Professor Federica Di Palma, Professorial Fellow of Biodiversity at UEA, said: "We have released an impressive amount of expression data which will further aid studies into the adaptive radiation of cichlids for the future. We are now deciphering the complexity of these cis-regulatory regions by using genome-wide CRISPR screens.

"The wider impact of our regulatory gene network approach will also help inform evolution of agriculturally important traits for tilapia such as growth rate and tolerance to different local water conditions, as well as for general aquaculture and fisheries."
You can access the paper, here:

Earlham Institute

Related Science Articles from Brightsurf:

75 science societies urge the education department to base Title IX sexual harassment regulations on evidence and science
The American Educational Research Association (AERA) and the American Association for the Advancement of Science (AAAS) today led 75 scientific societies in submitting comments on the US Department of Education's proposed changes to Title IX regulations.

Science/Science Careers' survey ranks top biotech, biopharma, and pharma employers
The Science and Science Careers' 2018 annual Top Employers Survey polled employees in the biotechnology, biopharmaceutical, pharmaceutical, and related industries to determine the 20 best employers in these industries as well as their driving characteristics.

Science in the palm of your hand: How citizen science transforms passive learners
Citizen science projects can engage even children who previously were not interested in science.

Applied science may yield more translational research publications than basic science
While translational research can happen at any stage of the research process, a recent investigation of behavioral and social science research awards granted by the NIH between 2008 and 2014 revealed that applied science yielded a higher volume of translational research publications than basic science, according to a study published May 9, 2018 in the open-access journal PLOS ONE by Xueying Han from the Science and Technology Policy Institute, USA, and colleagues.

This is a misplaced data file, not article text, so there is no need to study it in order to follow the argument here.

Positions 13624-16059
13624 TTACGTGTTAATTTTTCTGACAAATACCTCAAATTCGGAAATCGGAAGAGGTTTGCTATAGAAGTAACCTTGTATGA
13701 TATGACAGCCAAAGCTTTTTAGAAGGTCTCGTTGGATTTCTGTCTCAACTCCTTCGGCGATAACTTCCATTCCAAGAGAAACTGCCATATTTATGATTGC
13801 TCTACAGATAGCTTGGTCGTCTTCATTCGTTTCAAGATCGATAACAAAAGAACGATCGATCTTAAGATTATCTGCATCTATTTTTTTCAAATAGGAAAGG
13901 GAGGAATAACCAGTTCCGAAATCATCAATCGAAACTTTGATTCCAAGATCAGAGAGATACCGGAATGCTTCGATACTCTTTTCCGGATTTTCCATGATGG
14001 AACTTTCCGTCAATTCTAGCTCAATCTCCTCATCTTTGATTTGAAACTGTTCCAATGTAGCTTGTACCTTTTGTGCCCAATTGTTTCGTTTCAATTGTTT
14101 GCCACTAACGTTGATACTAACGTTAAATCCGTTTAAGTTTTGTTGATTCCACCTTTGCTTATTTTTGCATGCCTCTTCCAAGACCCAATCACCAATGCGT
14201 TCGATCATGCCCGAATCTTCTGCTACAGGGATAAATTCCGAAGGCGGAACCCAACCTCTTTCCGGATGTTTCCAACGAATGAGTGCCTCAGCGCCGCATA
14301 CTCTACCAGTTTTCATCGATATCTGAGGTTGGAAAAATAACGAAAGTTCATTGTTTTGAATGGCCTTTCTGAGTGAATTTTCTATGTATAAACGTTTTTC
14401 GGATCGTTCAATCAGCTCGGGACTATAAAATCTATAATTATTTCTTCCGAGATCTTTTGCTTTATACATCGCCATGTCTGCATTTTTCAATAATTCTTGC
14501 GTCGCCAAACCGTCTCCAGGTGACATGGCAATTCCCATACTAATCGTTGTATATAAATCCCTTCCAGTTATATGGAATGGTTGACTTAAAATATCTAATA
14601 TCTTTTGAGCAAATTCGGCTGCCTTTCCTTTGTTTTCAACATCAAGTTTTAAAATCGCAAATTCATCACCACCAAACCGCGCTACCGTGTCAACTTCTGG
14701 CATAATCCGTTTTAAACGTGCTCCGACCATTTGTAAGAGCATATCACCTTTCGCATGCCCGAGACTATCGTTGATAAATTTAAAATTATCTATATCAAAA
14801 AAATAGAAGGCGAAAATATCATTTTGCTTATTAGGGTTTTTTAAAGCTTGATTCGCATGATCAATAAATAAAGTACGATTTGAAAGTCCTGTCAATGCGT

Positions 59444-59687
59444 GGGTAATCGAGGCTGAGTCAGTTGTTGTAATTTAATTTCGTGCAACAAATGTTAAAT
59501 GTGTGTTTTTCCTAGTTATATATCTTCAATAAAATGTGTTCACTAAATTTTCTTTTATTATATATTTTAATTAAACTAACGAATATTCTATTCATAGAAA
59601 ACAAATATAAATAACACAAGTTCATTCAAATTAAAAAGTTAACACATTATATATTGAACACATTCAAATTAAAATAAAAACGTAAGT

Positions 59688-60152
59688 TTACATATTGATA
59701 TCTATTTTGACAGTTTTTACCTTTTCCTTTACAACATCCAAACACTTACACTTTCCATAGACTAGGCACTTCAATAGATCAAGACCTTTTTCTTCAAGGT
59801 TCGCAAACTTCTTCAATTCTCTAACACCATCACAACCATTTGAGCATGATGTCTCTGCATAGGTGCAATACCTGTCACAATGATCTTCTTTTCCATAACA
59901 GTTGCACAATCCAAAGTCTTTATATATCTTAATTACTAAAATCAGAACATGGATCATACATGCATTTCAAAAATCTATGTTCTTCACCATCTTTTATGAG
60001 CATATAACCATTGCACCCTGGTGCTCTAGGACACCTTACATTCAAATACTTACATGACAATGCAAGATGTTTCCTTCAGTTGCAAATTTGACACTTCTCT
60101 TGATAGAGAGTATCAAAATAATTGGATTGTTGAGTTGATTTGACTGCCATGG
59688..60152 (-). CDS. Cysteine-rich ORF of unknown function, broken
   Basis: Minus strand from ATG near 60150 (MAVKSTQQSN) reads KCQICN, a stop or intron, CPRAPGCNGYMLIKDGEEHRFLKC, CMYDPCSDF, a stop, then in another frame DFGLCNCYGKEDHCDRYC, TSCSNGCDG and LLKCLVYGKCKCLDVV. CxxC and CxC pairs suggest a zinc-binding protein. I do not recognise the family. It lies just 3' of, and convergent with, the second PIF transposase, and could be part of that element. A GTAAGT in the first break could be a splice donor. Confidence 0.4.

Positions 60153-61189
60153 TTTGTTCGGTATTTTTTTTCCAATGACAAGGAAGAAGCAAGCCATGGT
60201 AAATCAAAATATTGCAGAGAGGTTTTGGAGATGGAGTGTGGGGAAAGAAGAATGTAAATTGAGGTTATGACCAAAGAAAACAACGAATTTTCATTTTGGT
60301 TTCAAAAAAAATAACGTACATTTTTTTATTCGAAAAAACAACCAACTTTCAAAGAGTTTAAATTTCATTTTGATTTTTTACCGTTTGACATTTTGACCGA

Prominent academics, including Salk's Thomas Albright, call for more science in forensic science
Six scientists who recently served on the National Commission on Forensic Science are calling on the scientific community at large to advocate for increased research and financial support of forensic science as well as the introduction of empirical testing requirements to ensure the validity of outcomes.

World Science Forum 2017 Jordan issues Science for Peace Declaration
On behalf of the coordinating organizations responsible for delivering the World Science Forum Jordan, the concluding Science for Peace Declaration issued at the Dead Sea represents a global call for action to science and society to build a future that promises greater equality, security and opportunity for all, and in which science plays an increasingly prominent role as an enabler of fair and sustainable development.

PETA science group promotes animal-free science at society of toxicology conference
The PETA International Science Consortium Ltd. is presenting two posters on animal-free methods for testing inhalation toxicity at the 56th annual Society of Toxicology (SOT) meeting March 12 to 16, 2017, in Baltimore, Maryland.

Citizen Science in the Digital Age: Rhetoric, Science and Public Engagement
James Wynn's timely investigation highlights scientific studies grounded in publicly gathered data and probes the rhetoric these studies employ.

Science/Science Careers' survey ranks top biotech, pharma, and biopharma employers
The Science and Science Careers' 2016 annual Top Employers Survey polled employees in the biotechnology, biopharmaceutical, pharmaceutical, and related industries to determine the 20 best employers in these industries as well as their driving characteristics.

Three natural science professors win TJ Park Science Fellowship
Professor Jung-Min Kee (Department of Chemistry, UNIST), Professor Kyudong Choi (Department of Mathematical Sciences, UNIST), and Professor Kwanpyo Kim (Department of Physics, UNIST) are the recipients of the Cheong-Am (TJ Park) Science Fellowship of the year 2016.

Read More: Science News and Science Current Events is a participant in the Amazon Services LLC Associates Program, an affiliate advertising program designed to provide a means for sites to earn advertising fees by advertising and linking to